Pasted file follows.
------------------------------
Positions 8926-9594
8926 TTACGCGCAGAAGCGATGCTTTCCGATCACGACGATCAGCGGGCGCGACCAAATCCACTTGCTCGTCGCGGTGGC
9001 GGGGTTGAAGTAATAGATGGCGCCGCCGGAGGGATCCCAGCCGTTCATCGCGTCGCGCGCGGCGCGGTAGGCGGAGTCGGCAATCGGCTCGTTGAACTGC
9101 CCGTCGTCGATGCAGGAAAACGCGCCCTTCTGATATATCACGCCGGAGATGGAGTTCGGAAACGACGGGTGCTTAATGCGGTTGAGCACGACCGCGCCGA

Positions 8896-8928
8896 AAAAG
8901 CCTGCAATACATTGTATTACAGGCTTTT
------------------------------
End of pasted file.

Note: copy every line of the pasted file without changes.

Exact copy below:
Positions 8926-9594
8926 TTACGCGCAGAAGCGATGCTTTCCGATCACGACGATCAGCGGGCGCGACCAAATCCACTTGCTCGTCGCGGTGGC
9001 GGGGTTGAAGTAATAGATGGCGCCGCCGGAGGGATCCCAGCCGTTCATCGCGTCGCGCGCGGCGCGGTAGGCGGAGTCGGCAATCGGCTCGTTGAACTGC
9101 CCGTCGTCGATGCAGGAAAACGCGCCCTTCTGATATATCACGCCGGAGATGGAGTTCGGAAACGACGGGTGCTTAATGCGGTTGAGCACGACCGCGCCGA

Positions 8896-8928
8896 AAAAG
8901 CCTGCAATACATTGTATTACAGGCTTTT